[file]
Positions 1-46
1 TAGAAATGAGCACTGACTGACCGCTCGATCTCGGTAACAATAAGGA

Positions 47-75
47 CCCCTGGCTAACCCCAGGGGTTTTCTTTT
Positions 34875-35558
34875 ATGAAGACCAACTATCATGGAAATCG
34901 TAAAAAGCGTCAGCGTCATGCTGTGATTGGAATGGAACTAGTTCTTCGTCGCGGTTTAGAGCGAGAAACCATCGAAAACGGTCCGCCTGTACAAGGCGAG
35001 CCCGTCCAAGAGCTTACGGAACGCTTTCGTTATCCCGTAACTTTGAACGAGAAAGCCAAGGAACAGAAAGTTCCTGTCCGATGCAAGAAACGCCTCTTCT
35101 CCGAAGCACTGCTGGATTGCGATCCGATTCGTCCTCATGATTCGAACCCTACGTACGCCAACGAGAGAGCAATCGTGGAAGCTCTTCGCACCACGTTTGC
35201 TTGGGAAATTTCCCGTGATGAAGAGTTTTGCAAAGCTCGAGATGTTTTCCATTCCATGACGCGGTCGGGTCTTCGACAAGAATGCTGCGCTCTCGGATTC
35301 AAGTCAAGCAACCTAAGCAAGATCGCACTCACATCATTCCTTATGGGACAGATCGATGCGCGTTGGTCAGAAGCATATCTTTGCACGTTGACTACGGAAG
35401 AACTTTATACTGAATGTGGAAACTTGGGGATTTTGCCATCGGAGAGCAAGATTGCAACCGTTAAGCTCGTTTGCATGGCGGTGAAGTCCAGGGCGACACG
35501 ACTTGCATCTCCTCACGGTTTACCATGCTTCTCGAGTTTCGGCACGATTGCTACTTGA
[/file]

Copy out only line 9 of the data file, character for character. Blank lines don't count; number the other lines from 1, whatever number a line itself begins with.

35101 CCGAAGCACTGCTGGATTGCGATCCGATTCGTCCTCATGATTCGAACCCTACGTACGCCAACGAGAGAGCAATCGTGGAAGCTCTTCGCACCACGTTTGC